(And the work of four innovative photographers you may not know)
Mention Street Photography. What comes to mind? Probably Henri Cartier-Bresson and the Leica. Maybe Vivian Maier and a Rolleiflex. Certainly the names of other great masters of the European and American Schools; Kertesz, Brassai, Evans, Erwitt, plus more contemporary names (Eric Kim, Alex Webb, Marius Vieth, Trent Parker) and websites such as https://www.lensculture.com and our own http://www.theleicameet.com
The works of these old and new masters are of course, inspirational but there is a rich texture to the early history of Street Photography too. A fascinating interweaving of culture, art, technology and the emergence of talented, entrepreneurial individuals. In this post I want to explore some of those lesser known influences and their stories.
Boulevard du Temple by Louis Daguerre, 1838
Let’s start with the first Man-in-the-Street picture. It was taken by Louis Daguerre of the Boulevard du Temple, Paris in 1838 when a man having his boots shined luckily stood still long enough for his image to be recorded. A year later photography was introduced to the USA when Samuel Morse wrote an article in a New York newspaper about a daguerrotype he had seen.
Almost immediately photography split into documentary and portraiture genres. Today we regularly refer to the rapid spread of the internet or of mobile phones; yet photography catapulted itself on to the world stage. Portrait studios opened already in London (1841) and Boston (1843).
Documentary took many forms; war reporting on the Crimea (Fenton 1856), the American Civil war (Brady 1861) and use as evidence before Congress (Jackson 1872) to declare Yellowstone a National Park.
Bandits Roost part the notorious Mulberry St area. Shot using flash powder. In 1895 the work of Danish photographer Jacob Riis was used as evidence for Theodore Roosevelt (Police Commissioner at the time) to order the slum conditions in New York City to be cleaned up.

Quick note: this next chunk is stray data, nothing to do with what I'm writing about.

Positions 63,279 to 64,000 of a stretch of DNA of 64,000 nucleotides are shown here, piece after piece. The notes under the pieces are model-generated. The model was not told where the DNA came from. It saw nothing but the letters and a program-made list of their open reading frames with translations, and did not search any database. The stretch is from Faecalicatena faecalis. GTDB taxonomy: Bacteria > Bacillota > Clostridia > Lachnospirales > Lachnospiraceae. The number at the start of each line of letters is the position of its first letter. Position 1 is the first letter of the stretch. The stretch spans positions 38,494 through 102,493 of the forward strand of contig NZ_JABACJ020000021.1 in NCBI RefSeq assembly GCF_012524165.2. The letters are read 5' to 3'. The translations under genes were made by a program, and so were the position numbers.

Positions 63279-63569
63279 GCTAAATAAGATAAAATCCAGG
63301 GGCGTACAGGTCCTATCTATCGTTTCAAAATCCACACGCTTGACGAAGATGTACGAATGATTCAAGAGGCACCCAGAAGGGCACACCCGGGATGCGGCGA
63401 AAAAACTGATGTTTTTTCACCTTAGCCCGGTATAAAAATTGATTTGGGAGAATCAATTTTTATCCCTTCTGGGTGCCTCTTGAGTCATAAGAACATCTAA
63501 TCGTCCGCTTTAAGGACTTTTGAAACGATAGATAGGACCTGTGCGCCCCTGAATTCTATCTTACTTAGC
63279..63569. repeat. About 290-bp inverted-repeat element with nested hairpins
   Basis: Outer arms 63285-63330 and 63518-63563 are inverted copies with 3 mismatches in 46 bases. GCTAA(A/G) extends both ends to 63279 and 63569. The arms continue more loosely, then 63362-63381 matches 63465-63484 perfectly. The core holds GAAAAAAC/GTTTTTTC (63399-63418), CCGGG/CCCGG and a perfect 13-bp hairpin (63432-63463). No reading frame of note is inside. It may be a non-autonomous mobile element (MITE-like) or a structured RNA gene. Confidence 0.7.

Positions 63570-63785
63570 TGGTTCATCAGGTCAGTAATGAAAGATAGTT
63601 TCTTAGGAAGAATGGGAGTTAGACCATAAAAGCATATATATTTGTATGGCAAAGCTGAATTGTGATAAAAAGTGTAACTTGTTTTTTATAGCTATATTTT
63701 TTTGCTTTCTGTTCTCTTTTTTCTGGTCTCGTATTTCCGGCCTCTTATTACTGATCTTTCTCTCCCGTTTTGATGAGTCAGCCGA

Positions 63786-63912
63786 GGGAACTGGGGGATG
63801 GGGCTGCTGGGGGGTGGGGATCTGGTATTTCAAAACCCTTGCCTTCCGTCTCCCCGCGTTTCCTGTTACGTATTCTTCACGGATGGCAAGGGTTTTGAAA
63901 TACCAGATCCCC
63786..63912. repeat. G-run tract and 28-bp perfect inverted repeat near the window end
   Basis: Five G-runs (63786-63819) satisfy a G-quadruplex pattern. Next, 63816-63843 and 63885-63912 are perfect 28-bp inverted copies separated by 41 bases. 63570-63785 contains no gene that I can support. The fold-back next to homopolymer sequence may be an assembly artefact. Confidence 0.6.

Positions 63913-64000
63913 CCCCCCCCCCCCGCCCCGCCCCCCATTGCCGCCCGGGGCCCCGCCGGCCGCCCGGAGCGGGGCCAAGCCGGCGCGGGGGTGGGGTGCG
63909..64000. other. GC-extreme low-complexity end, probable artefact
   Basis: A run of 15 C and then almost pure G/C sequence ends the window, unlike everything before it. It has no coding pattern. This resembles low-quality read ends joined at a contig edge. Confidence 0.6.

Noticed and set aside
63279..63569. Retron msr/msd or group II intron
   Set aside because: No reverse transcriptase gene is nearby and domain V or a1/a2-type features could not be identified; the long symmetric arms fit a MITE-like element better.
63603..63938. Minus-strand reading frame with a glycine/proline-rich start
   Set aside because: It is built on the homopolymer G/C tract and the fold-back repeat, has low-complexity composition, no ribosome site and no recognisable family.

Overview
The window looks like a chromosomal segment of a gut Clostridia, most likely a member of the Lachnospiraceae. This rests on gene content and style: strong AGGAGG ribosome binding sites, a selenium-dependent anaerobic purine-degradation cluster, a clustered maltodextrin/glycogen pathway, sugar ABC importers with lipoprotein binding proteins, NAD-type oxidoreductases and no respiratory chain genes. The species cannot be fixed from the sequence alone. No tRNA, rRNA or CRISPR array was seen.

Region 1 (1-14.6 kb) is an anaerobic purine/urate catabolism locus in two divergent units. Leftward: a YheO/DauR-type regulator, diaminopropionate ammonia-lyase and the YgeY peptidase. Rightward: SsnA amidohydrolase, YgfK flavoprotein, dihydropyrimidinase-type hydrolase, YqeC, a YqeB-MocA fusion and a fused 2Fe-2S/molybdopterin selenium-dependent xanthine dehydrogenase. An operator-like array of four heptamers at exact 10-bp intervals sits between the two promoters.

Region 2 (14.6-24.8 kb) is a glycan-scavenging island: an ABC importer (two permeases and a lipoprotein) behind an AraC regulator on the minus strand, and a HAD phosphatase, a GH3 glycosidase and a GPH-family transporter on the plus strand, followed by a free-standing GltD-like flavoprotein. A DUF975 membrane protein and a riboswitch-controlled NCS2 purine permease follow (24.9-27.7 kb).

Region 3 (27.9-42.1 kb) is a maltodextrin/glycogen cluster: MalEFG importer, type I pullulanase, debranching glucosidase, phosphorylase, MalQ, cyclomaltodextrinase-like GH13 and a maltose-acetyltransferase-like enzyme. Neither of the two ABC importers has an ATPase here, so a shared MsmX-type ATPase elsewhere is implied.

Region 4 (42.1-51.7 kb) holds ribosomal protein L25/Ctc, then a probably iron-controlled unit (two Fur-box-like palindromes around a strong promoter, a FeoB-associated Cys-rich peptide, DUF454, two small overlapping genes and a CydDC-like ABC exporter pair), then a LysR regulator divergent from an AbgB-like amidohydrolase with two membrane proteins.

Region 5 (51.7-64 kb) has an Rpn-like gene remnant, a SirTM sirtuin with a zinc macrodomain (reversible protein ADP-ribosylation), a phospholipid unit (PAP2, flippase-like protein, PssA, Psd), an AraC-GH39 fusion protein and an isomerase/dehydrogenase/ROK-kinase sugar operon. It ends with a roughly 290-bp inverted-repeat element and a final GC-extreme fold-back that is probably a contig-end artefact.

Straddling the ‘serious’ and ‘entertainment’ markets, photographers quickly travelled the globe recording the sights and peoples of far off lands (Egypt, Du Camp & Flaubert 1849), (Palestine/Syria, Frith 1856). Many of these travel images could easily also be classed as early Street Photography.
China, 1871-72 by John Thomson
And this is where we run into the issue of definitions: Street Photography is a label assigned after the event to many different types of images. For example HCB considered by many as the doyen of ‘Street’ described himself as a ‘Photojournalist’.
Of course, all these early photos either showed motion blur or needed to be posed. So if you believe that the only true ‘Street’ is candid and sharp, then you’ll have to wait until the 1890’s before camera, film and lens technology plus the advent of flash powder made that possible. In previous posts I’ve made it clear that I’m happy with loose definitions and overlap between styles.
So in the next part (published tomorrow) we move on to four of the more interesting and possibly less well known individuals to emerge from this period.